Published: May 3rd 2009May 10th 2008
Wadi Musa, Jordan
Somewhere in the Middle East, south of the Dead Sea, on the edge of the Jordanian desert, hidden and surrounded by a ring of mountains, is a place unique and bizarre, a city carved into the rocks, a wonderland of temples, tombs and caves. Even though its life, colours and structure are long fallen to dust, its magic stayed alive throughout the centuries and legend became mystery, and one of the strangest, most fascinating places in the world... or how a poet once said: "Match me such a marvel, save in Eastern clime, a rose-red city, half as old as time...!" ...Petra! - The Kingdom of Jordan or the land of wonders -
All travellers on the popular landroute Istanbul-Cairo or the other way around will have to pass through the Kingdom of Jordan. Coming from Egypt, most people will probably feel relieved and less hassled than in the land of the pharaos. Coming from the north and countries like Syria or Lebanon, people say that Jordanians are not as friendly and warmhearted as Syrians and despite the fact that Jordan offers quite some unique sights such as, “Wadi Rum”, a silent, timeless and starkly beautiful desert, “Jerash” with
its spectacular Greco-Roman remains, the “Dead Sea”, one of the most spectacular natural and spiritual landscapes in the whole world and of course “Petra”, the rose red city, set deep inside a narrow desert gorge - but then just a few travellers stay longer than a couple days in this land of the Old and New Testaments or as some tourist advertisements claim “the land of wonders”.
For me it was the second time on Jordanian sole, a few years ago I entered Jordan from Egypt by ferry via Aqaba, visited Petra and Amman and continued my trip to Israel. This time I came from the north. Not that I am really into Jordan, but I skipped the chance to sleep in the Jordanian desert last time, so I decided to pick it up on this journey.
Leaving Syria with its friendly people wasn’t an easy decision. But it was time to move on farther south to Jordan. We took a nightbus from Hama via Damascus to Amman, which took us about 10hours including the border crossing. In Amman we met up with another traveller whom we met in Beirut 2 weeks before and continued our way straight down to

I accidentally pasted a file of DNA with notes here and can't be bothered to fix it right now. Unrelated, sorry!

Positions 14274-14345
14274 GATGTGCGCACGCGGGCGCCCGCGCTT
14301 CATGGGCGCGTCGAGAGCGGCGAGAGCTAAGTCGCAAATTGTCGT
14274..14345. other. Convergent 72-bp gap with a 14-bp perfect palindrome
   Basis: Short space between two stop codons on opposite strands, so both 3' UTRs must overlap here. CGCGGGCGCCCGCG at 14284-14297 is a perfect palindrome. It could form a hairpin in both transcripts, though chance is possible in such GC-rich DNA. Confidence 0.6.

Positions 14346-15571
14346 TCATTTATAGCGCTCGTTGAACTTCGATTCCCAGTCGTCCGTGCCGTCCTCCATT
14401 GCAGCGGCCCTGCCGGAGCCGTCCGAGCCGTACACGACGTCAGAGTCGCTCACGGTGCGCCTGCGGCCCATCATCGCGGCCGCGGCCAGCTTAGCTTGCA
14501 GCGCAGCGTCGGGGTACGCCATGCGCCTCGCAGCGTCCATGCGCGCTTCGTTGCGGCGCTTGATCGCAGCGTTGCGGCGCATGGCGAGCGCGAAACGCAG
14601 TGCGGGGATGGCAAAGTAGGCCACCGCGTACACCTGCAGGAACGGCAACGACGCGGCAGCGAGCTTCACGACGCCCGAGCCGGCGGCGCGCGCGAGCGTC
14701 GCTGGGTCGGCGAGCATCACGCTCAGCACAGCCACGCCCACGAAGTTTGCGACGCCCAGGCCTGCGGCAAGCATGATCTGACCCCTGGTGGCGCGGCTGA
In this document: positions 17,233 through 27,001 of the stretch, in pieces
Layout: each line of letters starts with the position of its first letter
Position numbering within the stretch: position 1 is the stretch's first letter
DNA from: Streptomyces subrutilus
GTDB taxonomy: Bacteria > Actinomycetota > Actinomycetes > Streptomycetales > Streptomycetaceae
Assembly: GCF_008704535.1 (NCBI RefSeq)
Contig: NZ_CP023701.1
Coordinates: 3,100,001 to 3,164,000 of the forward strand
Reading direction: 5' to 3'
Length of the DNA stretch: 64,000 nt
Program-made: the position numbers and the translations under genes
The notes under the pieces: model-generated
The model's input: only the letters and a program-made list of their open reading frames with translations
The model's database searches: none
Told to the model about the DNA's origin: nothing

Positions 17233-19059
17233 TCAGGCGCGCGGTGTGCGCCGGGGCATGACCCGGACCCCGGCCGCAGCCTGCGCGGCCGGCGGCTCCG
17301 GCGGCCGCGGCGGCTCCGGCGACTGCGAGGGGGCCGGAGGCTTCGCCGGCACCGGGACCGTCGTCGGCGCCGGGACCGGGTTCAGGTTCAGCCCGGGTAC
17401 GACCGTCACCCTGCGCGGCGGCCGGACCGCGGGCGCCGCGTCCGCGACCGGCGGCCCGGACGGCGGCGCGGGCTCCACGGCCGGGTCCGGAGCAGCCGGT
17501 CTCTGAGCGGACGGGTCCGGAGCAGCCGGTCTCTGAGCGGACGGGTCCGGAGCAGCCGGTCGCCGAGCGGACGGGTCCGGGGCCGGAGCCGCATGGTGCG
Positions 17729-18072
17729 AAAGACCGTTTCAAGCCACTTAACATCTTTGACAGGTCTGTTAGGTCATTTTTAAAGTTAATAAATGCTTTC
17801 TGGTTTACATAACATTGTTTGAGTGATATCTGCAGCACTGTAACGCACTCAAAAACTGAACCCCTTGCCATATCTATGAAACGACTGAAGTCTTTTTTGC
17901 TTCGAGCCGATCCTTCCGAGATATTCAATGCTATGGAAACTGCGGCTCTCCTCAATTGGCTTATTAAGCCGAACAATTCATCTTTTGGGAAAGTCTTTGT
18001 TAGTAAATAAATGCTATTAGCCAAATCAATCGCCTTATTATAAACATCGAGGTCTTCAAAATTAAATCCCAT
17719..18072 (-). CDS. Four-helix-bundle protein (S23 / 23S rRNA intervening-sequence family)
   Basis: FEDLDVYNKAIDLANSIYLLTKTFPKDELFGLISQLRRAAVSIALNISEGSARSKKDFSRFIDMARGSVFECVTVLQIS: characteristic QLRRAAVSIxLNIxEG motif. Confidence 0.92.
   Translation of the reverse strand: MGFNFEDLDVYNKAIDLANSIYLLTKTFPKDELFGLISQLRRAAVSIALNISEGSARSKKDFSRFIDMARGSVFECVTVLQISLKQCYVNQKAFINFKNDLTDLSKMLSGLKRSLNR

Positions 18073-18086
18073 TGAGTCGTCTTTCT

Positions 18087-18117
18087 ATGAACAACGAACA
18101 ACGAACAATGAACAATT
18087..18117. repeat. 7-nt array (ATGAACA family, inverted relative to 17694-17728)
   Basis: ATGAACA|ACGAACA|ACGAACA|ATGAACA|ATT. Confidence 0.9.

Petra together, which took us another 4hours by bus. - Petra, the City half as old as time -
Petra has been voted as one of the new world wonders and lies about 3-5 hours south of Amman, about 2 hours north of Aqaba, on the edges of the mountainous desert of the Wadi Araba. It’s an ancient city founded in the 6th century B.C. by the Nabateans. The city inhabits an extensive valley defended by a narrow canyon called the Siq. The Nabateans carved open channels into the canyon walls to bring irrigation water into the city, and covered channels for drinking water. In this way they were able to defend against numerous invaders over the centuries, establishing Petra as an important center of commerce on the trading routes between Arabia and the Mediterranean. Petra finally fell to Rome in A.D. 106 after a lengthy siege, but continued as an important population center until being crippled by an earthquake in 363, and then forgotten by the world for centuries until it was rediscovered in 1812 by the Swiss traveler, Johann Ludwig Burckhardt, who tricked his way into the fiercely guarded site by pretending to be an Arab
from India wishing to make a sacrifice at the tomb of the Prophet Aaron - that’s why Petra is sometimes called the ‘Lost City’!
Petra is surrounded by towering hills of rust-coloured sandstone which gave the city some natural protection against invaders. Nearby is a small town "Wadi Musa" perched on the mountainsides and valley floor of the region and the landscape alone is stunning before you even consider the ancient grandeur that lies hidden within its keep.
Some places on this planet can be categorized with “Where words are wasted”. Petra is a place where you can climb, scramble and tunnel and visit every site in the guidebook and do every walk and track they recommend, but really that's a waste of your time. It is a mythical place - a place to go a little off the beaten path and spend some time breathing in millennia and just be stunned by the colours and sheer beauty of the entire landscape.